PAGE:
"Based on the true story of Grace Marks, a housemaid and immigrant from Ireland who was imprisoned in 1843, perhaps wrongly, for the murder of her employer Thomas Kinnear. Grace claims to have no memory of the murder yet the facts are irrefutable. A decade after, Dr. Simon Jordan tries to help Grace recall her past."
Netflix’ Alias Grace is as the title says, remarkable in every way I can think of. Margaret Atwood’s voice and talent fill this true crime story of the late 19th century with the details of a protagonist no one really knew, and the real person she becomes in the story. Grace Marks’ story begins as she recounts the incidents of her life to psychiatrist, Dr. Simon Jordan. Grace remembers coming to Canada from Ireland and horrific ship ride where her mother dies. Grace’s father, a despicable drunk, resumes the beatings he gave his wife with Grace as his new victim of choice, and her life spirals further down into despairing poverty and sexual advances from her father. Her fortune takes a turn for the better when her father, angry and lazy, finds work for her in a wealthy household in Toronto. Of course, she must send her wages back to the family, but she escapes the sadness of her life for a while, at least.
Alas, this is not a story of romance in which Grace finds true love in the arms of the son of a wealthy businessman, and becomes mistress of her own beautiful home. This is a true story, with all the hypocrisy, disillusion and despair there is to find in the world. A fascinating tale of human nature, Margaret Atwood doesn’t flinch from reporting the truth as she sees it, with a remarkable eye for the light and darkness of the human soul. And so the adaptation for television, written by Sarah Polley, should be given equal praise. Ms. Polley’s attention to the language as well as the movement of the story creates a riveting tale you won’t be able to turn away from, though you may try.
What does it mean to be accused and imprisoned for a crime you cannot remember committing? What does it mean to suffer mistreatment and assult under an oppressive system run by corrupt men, from which you cannot hope to escape? What does it mean to understand all of this and still go on living? Such is the strength of Grace Marks. While some may believe it is her weakness that makes her forget, if she actually does forget, others might say that it is mental or physical illness that accounts for her amnesia. Whatever the reason, it is clear that she has much to flee and who can blame her? And yes, there are implications for our society today in the way in which women are still sexually harassed and assaulted, in the way we are seen through a male lense, in the way we are paid less, in the way our worth is judged by our beauty and adherence to social norms and stereotypes. “She is a good mother.” “She is a good girl.” “She is a beautiful woman who could not have committed that crime!” “She is a beautiful temptress, of course she committed the crime!”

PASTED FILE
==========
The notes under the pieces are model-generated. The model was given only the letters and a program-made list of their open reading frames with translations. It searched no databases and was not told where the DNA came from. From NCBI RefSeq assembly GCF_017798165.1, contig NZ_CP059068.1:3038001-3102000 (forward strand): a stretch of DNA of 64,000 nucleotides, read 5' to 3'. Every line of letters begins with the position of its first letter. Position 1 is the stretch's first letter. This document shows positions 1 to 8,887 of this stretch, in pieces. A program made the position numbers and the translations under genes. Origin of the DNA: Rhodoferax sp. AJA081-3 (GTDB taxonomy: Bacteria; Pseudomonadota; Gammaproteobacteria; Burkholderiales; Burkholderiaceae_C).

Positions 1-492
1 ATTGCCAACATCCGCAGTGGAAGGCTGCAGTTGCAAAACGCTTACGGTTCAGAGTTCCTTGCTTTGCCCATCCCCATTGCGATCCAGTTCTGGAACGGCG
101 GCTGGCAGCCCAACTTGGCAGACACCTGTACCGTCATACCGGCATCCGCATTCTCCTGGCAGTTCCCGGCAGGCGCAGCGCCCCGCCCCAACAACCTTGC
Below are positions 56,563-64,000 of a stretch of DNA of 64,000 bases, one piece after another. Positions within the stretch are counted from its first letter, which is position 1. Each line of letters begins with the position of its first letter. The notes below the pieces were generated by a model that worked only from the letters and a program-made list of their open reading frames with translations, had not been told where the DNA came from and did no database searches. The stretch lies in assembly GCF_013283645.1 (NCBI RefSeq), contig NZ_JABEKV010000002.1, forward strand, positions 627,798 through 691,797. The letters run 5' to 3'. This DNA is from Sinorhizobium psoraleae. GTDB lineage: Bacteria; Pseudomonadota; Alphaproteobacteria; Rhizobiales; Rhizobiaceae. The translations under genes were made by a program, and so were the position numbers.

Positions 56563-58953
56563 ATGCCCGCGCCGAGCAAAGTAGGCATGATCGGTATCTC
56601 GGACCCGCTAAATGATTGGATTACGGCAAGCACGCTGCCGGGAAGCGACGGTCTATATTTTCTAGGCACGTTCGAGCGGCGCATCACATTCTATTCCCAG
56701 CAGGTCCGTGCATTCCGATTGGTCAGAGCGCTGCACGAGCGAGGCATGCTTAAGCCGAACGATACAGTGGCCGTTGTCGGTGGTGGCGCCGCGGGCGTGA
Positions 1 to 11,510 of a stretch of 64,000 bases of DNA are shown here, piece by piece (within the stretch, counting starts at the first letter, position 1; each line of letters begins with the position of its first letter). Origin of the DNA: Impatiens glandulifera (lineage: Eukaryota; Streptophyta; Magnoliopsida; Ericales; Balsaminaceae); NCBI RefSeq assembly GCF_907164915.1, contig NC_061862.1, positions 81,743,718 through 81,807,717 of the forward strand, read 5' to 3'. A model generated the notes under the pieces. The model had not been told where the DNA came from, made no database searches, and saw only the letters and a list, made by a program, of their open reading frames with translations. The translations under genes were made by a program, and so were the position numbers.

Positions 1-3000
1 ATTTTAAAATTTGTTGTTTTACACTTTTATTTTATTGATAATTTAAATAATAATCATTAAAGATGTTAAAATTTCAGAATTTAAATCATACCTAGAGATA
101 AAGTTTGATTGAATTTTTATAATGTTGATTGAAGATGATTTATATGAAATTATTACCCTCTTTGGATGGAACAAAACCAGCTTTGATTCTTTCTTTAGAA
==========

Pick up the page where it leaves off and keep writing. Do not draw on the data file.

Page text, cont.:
In the end, Grace Marks is perhaps the wisest woman on earth. She knows what many of us must instinctually know. The Tree of Knowledge is a trap. The truth lies within ourselves, and we hold the only key.
Synopsis from IMDB
“Based on the true story of Grace Marks, a housemaid and immigrant from Ireland who was imprisoned in 1843, perhaps wrongly, for the murder of her employer Thomas Kinnear. Grace claims to have no memory of the murder yet the facts are irrefutable. A decade after, Dr. Simon Jordan tries to help Grace recall her past.”
“Alias Grace is a Canadian-American television miniseries directed by Mary Harron and starring Sarah Gadon. It is based on the 1996 novel of the same name by Margaret Atwood and adapted by Sarah Polley. The series consists of six episodes. It premiered on CBC on September 25, 2017, and appeared on Netflix on November 3, 2017.
The series was the third adaptation of an Atwood novel broadcast on television in 2017, after The Handmaid’s Tale (adapted for Hulu) and Wandering Wenda (adapted for CBC Television’s CBC Kids lineup).“